The other day, I looked death in the eye, and cheated it… by some fast thinking. What happened was this. I was rounding a curve on a narrow stretch of road between my house and the lake. I was headed to the water’s edge for some much needed solace. It had started to drizzle. So the road was slick. I was traveling in accordance with the speed limit, so I wasn’t overly concerned. Then… out of the blue, I saw something that shook me to my core, and damn near gave me a heart attack. Coming straight towards me, hogging the entire road, with no room to spare, was a house. You heard me, a house.  A ranch house… sitting on top of a flatbed truck, overhanging on all sides, obviously too big for this mode of transport. I saw no customary warning vehicle in front of it, to give me a heads up... this monstrosity was there. All my eyes could focus on, was just this big house… headed right at me, going faster than the speed of light. It looked like it might tip over on top of me, if it did not hit me first. Suddenly, I saw my life flash before my eyes. A line from an old Mary Chapin Carpenter song came to mind.  “Everything can change in the blink of an eye. One minute you’re the windshield. One minute you’re the bug.”  I looked for someplace to go. There was only one option, the grassy berm. So… with seconds to spare, I jerked my car in that direction, hard right, skidding to a complete stop. Then, I held my breath and mumbled a prayer. I was certain the end was here. The car vibrated and I clung to the seat. The house missed me by a hair. It was that close. I sat there for a moment taking in what had just happened. It was surreal. That driver’s load and reckless behavior had almost gotten me killed. Shaken, but still alive… I pulled away and continued on to the lake. I needed to decompress. I had just been spared and I was going to make the most of it… starting right then and there. The road is dangerous. Do not take it for granted. Defensive driving saves lives. PRACTICE it, religiously. PS) Further down that road… where it became a double hwy… was another house, similar to the one I had had a close encounter with. It was sitting there waiting to make that perilous journey around that same narrow curve. I prayed nobody got in it's way. I pulled over and snapped a photo… because seeing is believing. 

Sunday, June 7, 2015


Happy and Healthy

We never thought we would stop feeling guilty for putting Dara through surgery. All did not go according to plan in our cat’s recovery process. Immediately following the operation she was a total wreck. She couldn't walk without wobbling and falling down. Her eyes were filled with sadness. We were filled with regret. Her long wispy whiskers had been reduced to stubble. Her sister was mad at her for no darn reason. It seemed nothing would be alright ever again. The week after surgery, Dara decided her stitches were itching, and she needed to scratch them. So she rubbed her head, on anything and everything that would give her relief. It got so bad she rubbed a spot raw on her face. We were told we were going to have to put one of those cone things on her head if she did not stop. As per the Vet's instructions we used Neosporin on the area that was sore. Dara would then rub her paw all over it, removing the medication. It became a battle of wits. It took time but the cat finally made progress. Slowly over the next two weeks, she healed. At long last, we thought we were in the home stretch. Unfortunately her sister Mira got in the act. A day or two... before Dara’s stitches were to be removed by the Veterinarian… Mira used her little kitty cat teeth, to dig into Dara’s face and extract half of the stitches herself. There was a bloody mess. Dara was upset. We were upset. Mira was in the doghouse. We cleaned up the wound. Some of the stitches remained. The Vet cut them off and told us Dara would be fine. A month has passed since the whole tumor ordeal began. We’re glad it’s all over. Dara is still a bit lopsided because her whiskers haven’t completely grown back. But...her hair has, where the tumor once was. She is a tough cookie, our Dara. She survived this (and so did we).Finally she is acting like her old self. That old spark has been reignited and she's back to being ornery. We count our blessings. The outcome could have been much worse. We want to say thank you for all your love and support out there in BlogLand. Could not have done it without you. Dara says thank you too. She wants you to know, 'cats really do have nine lives'. And she's getting on with hers.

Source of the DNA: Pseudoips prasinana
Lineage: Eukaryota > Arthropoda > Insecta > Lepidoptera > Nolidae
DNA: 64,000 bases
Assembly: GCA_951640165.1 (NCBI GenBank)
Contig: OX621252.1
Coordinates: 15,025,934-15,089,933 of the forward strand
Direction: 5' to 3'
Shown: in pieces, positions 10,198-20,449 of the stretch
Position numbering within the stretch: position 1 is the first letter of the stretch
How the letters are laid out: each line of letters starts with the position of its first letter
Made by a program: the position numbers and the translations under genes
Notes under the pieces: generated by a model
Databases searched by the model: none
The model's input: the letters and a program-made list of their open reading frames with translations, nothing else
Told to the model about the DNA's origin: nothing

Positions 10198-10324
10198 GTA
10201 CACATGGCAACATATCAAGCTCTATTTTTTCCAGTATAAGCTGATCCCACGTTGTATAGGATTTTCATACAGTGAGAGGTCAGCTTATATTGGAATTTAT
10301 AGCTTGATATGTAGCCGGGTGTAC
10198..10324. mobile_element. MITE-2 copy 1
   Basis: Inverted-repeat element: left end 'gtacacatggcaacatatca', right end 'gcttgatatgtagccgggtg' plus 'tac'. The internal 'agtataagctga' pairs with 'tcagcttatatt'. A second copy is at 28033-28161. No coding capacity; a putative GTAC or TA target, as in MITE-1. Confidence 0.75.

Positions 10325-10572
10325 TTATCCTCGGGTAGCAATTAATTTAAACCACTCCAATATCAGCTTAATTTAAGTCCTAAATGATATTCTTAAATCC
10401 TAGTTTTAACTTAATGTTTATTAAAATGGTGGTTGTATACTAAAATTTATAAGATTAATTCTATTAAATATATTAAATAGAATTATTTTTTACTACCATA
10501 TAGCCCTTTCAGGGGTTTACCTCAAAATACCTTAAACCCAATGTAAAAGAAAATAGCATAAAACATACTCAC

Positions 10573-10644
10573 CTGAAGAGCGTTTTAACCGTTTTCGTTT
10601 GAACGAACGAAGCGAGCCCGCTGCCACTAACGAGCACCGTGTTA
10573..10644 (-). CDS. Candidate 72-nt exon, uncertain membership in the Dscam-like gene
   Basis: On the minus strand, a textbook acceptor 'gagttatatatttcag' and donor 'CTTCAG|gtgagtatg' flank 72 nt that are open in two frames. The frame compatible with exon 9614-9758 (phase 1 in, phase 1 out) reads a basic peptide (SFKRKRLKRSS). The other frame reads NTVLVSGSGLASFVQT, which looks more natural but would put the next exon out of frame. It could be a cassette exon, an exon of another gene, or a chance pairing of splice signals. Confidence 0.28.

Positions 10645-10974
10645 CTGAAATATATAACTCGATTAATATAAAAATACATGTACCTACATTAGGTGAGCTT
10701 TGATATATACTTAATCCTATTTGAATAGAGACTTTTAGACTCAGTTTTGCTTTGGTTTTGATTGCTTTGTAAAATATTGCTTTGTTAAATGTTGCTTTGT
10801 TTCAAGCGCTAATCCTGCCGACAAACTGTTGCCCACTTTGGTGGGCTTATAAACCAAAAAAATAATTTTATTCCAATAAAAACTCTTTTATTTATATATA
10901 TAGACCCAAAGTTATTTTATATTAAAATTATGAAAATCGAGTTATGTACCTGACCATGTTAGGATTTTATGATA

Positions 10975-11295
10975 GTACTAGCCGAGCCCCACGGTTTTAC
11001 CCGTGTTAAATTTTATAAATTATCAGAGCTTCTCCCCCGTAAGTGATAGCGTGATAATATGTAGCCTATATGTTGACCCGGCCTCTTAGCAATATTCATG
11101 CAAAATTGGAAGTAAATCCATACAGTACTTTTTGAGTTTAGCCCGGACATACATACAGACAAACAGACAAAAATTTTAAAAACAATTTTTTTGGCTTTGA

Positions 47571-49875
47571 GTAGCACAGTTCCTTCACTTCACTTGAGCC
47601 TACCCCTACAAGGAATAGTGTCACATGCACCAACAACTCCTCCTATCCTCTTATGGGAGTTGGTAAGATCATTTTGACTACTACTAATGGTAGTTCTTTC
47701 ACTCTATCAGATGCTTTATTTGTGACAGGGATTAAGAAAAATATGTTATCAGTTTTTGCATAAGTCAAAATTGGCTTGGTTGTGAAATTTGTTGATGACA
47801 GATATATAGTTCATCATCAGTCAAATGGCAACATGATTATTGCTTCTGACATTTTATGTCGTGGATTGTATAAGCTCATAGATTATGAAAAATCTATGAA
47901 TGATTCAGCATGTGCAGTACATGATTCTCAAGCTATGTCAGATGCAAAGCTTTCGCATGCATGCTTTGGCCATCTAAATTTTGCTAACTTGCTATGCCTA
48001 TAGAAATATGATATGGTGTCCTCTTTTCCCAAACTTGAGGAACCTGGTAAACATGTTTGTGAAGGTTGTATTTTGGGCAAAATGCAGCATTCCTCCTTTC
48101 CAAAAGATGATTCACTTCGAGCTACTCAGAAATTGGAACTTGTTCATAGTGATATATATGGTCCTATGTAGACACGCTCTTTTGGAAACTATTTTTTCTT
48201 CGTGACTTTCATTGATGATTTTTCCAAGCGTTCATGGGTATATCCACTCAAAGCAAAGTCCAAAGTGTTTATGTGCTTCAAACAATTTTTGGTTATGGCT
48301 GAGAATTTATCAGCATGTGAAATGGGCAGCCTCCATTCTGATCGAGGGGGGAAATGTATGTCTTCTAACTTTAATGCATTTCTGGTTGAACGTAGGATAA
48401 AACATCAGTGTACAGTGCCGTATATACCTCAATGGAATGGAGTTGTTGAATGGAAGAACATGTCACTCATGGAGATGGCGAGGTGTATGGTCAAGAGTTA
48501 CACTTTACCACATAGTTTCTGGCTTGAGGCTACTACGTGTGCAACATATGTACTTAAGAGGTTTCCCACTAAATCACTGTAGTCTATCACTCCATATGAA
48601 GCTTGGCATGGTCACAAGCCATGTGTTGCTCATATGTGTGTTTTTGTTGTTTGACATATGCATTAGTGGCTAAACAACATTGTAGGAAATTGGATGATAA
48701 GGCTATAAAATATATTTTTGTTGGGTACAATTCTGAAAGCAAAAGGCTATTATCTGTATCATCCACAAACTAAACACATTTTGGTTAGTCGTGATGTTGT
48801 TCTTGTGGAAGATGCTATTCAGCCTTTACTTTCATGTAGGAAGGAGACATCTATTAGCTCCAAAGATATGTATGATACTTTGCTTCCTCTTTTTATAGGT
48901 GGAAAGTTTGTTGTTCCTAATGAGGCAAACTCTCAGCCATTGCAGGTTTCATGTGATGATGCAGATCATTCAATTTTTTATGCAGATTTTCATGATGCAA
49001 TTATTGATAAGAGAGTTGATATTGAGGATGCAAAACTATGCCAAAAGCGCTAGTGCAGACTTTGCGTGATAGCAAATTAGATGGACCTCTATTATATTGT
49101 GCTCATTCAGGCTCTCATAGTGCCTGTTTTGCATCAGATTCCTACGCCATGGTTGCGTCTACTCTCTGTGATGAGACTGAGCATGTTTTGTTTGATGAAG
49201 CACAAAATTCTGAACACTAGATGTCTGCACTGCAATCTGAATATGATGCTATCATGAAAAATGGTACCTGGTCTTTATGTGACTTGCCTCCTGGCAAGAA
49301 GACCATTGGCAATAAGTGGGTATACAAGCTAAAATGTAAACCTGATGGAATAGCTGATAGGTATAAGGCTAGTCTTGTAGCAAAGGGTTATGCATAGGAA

Tuesday, June 2, 2015


Years ago… our oldest daughter (and boyfriend) rented a rambling old  house with lovely flowerbeds, in the heart of downtown, adjacent to a small library. My husband and I used to marvel at the architecture of the house, compared to the antiseptic modern look of the library. The woodwork inside this house was exquisite. It transported you back in time. My daughter wanted to live there forever. Unfortunately, she was told the lease was up, because the home owner had decided to sell the old house, to the library. It seemed the library wanted more parking spaces for their facility… and planned to bulldoze this relic of the past, into oblivion… and then blacktop the empty lot. This was heartbreaking. All of us were saddened that the house would be no more. Some of the old doors and hardware were salvaged. But I wondered what would happen to all the gorgeous plants and flowers surrounding the house’s foundation. I was told they would be plowed under. This upset me more than you can possibly know. I asked my daughter if I could dig up a few of the peonies. I had heard they were originally put in, when the house was built… back in the 1930’s or 1940’s. That meant they were very old and had a rich history. In my mind, transplanting them somewhere else, would preserve the memory of the house. She said the owner didn’t want anything touched. I thought it was an atrocity. My husband knew I was losing sleep over this and made a suggestion. We’d plan a  covert operation, the two of us,  to save the plants. So that is exactly what we did. Dressed like cat burglars, under the guise of darkness, armed with shovels and plastic bags we rescued 4 peony plants, the day before the demolition. It was exhilarating to be able to pull off such a feat. We hid them out of sight for a week, anticipating all hell to break loose. But it never did. Nobody ever noticed they were missing. So… these precious plants were placed in our flowerbed, with love and tenderness. Unfortunately, only two of the peonies survived. We felt guilty that we had taken them from their native soil. We confessed what we had done… but our daughter had moved on and didn’t seem to care. Twenty years has passed. Our flowerbed in now overgrown and neglected. It makes me sad to see it in such disrepair. But despite that… these beautiful, resilient peony plants… still open their pretty, fragrant heads, every spring… hidden among all the weeds. They bring us great joy, and remind us, of a house, in our daughter's history that will always live on, in our hearts.

PS) Pictures of the old house 
 are buried in a box 
somewhere in the attic.
Could not find them at this time.